Thursday, 25 October 2012

Observing Carter

The other day I went to the Carter Observatory... and have to say I was kinda disappointed. But rather than just say that, let's break down what I wasn't impressed by... and what I would like to see.

First off, let's acknowledge that there were school trips there, and there was a lot of focus on them. And that they don't have a truck of money, nor miles of space to install things. Still... The cost of $18.50 is rather over the top. It's $10 for the exhibition area, and $8.50 for the show, but that's still a lot. (And throw in $6 for the Cable Car... sure was cheaper when I was a student.)

The film they showed was what Astronauts go through to become astronauts. Interesting (if not entirely new information for me), aimed more at the kids. (Is there another movie they show to non-schools?) And yet, not riveting. Afterwards we did a wee tour of the sky and some of the planets. I would have liked more of that... and more on that below. It did last nearly an hour, so pitched well there.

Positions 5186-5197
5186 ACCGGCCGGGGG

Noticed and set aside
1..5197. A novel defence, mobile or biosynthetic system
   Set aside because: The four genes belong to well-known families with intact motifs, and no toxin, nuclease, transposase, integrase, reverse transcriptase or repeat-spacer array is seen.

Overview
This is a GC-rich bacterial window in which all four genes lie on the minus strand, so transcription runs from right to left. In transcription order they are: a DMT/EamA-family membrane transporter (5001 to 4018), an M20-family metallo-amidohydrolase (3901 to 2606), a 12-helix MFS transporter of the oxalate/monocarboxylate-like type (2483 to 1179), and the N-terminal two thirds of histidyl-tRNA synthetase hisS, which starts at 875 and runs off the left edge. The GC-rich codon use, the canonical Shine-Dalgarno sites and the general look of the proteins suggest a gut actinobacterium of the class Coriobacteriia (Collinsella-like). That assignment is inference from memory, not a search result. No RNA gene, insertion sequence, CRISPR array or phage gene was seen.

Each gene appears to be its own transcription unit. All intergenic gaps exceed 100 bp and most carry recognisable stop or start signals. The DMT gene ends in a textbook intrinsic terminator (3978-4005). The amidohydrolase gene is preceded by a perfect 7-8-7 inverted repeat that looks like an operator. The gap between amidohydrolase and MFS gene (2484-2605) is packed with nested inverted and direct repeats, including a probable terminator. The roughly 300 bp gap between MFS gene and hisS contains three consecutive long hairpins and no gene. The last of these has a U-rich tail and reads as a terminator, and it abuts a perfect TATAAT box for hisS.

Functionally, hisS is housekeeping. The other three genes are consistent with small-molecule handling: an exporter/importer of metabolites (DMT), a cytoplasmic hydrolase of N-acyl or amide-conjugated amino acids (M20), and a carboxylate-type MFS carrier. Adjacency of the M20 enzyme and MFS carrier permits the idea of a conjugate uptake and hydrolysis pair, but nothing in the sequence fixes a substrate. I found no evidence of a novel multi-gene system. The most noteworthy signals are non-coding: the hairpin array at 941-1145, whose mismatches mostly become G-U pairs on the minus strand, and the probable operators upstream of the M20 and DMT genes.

The exhibition itself reminded me a lot of Te Papa's Discover Space... but with far less things to look at. Wall displays of information, and a few videos to watch... there is the telescope area (not that you could look through it), and a kids room and mini-theatre... and then the shop is rather depressing...

So what would I have liked? Given the astronaut movie, perhaps an interactive display of "Here's a pack that weighs the same as what the astronauts carry, can you lift it?" or a space helmet to try on... [There is totally room for someone to set up an experience of wearing a full on suit underwater and doing stuff.]

Also, with the Mars Curiosity rover, there could be far more about Mars. A Mars room to let us walk around on the "surface"? Drive a rover? Ooh, here's what a rock weighs on Earth, here's the same rock on Mars, here's the rock on the Moon...

But what I really want to see, and the raison d'etre of the observatory, is the night sky. An interactive display that let's us browse around the sky, pointing at things. A mini-version of what we get in the show room. And a telescope to look through, we have the technology to show anything through it, so be a good way for people to get used to what they would see. Would this really be so hard to do?

So, yeah... not sure I'd head back any time soon. But they are in trouble, and having been, can't say I'm shocked.


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